new growth

Alternative Details – Route Taken or Root Taken

Having looked at some of the natural details on the short walk home with my niece (see previous post), we then started looking at some of the alternative details of our surroundings. The patterns created by dirt and moisture in the air and by the remains of roots on surfaces along our route.

remains of growth

This route took us past the dry crinkled textures of a brown beech hedge and onto a parking area where my niece said all she could see was cars and vans. So we took a closer look at them and discovered the fascinating design by nature of dirty rivulets of water running down what would otherwise have been white painted metal, and creating simultaneously an aerial view of an alien landscape. Further on we inspected other surfaces where roots had once clung to board or brick but now left patterns of paths describing what might have been if nature had been allowed to take is course. An finally we enjoyed new Spring growth in the form of an evergreen shrub in a cultivated garden.

For all my travelling in time on my walk this week, I have not had a chance to compose a soundscape for the walk. I did no field recording with my niece on our walk and while I had thought I might edit a number of clips to represent my travels in time and space, I would have had to stop time altogether in order to do that – and so this week I am sorry to say I have no soundscape for you – my apologies for that.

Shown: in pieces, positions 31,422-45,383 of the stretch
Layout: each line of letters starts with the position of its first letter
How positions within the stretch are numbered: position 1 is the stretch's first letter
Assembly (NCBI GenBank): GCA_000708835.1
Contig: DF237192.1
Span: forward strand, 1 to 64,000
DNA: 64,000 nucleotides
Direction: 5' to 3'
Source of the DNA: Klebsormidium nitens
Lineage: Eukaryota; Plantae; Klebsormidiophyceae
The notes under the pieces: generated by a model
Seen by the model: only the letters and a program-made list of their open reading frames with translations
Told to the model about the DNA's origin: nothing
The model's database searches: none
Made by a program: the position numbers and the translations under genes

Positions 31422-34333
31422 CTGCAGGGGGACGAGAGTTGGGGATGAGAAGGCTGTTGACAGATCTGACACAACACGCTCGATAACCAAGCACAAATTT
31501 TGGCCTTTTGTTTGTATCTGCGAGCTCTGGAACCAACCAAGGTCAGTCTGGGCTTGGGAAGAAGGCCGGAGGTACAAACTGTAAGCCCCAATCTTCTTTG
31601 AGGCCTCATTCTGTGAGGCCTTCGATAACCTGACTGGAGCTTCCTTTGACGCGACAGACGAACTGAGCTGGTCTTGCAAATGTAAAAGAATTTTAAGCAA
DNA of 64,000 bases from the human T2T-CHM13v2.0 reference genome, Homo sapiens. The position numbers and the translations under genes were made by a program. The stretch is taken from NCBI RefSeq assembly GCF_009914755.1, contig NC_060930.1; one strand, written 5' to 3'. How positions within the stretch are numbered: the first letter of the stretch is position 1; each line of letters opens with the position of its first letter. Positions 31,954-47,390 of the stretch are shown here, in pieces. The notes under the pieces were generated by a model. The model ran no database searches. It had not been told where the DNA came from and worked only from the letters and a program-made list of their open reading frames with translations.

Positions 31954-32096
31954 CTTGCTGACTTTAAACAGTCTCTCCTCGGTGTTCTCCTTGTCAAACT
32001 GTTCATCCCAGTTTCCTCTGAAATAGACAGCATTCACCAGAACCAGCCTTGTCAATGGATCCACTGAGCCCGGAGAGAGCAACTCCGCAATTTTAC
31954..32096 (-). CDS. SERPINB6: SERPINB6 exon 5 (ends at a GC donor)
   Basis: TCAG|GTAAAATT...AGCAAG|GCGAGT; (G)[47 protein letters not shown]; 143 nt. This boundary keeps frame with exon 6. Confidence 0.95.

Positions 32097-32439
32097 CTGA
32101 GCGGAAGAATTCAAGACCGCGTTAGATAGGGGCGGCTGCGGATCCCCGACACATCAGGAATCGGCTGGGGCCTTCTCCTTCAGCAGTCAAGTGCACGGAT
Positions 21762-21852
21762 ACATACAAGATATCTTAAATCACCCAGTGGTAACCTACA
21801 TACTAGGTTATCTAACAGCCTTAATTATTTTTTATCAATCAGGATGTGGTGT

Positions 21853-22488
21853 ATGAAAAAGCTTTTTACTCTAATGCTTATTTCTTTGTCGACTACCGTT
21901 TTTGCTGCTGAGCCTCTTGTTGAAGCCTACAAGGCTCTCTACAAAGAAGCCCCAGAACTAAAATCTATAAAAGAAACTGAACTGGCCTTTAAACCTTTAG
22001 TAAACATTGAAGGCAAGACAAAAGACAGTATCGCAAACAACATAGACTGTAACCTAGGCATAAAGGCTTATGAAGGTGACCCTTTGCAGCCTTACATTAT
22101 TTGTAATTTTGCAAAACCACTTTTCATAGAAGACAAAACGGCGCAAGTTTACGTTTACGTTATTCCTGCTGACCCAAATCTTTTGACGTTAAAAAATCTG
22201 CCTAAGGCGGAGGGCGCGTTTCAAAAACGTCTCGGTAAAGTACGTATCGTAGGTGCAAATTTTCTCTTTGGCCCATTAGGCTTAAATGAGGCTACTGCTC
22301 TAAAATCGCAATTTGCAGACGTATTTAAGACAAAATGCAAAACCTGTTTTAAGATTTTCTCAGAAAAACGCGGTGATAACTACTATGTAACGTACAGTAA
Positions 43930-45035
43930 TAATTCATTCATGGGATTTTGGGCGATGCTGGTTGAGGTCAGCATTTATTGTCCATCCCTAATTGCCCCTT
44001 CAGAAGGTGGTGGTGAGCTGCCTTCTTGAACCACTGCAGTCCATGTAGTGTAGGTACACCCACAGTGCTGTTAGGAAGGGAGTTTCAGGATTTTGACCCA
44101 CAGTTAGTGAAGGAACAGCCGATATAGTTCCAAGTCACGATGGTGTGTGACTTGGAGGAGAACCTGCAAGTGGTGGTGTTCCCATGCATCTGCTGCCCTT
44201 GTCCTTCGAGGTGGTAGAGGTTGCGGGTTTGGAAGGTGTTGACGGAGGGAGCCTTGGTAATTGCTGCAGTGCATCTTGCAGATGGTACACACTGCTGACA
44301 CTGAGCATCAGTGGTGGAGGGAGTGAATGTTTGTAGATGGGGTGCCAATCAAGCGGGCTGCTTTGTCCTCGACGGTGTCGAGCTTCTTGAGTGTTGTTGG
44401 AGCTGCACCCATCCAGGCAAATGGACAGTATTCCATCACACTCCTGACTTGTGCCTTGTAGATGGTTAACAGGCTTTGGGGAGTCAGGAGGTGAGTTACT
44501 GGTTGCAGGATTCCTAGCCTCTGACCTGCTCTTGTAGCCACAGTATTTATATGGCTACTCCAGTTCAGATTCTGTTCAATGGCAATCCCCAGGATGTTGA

Posted in iPhonography, Nature, Photography, Urban, Walks and tagged , , , , , , , , , , , , , .


  1. Beautiful textures here, Alastair, I enjoyed each one. When we slow down and look carefully, it is so rewarding what jewels we can find. Your first (and last) photo with the new growth is especially interesting. I studied it, but do not ever recall seeing anything like it. The plant reminds me of our native Calif. nutmeg, and the new growth reminds me of roe. How’s that for an uneducated guess? lol. Thanks for this lovely walk.

    • Roe! That’s good, I like that they do look like it. I’m afraid I can’t tell you the name of the plant without further investigation. I’m afraid the photo was of quite poor quality – I did my best with it and wanted to end on a Spring note so included it anyway.

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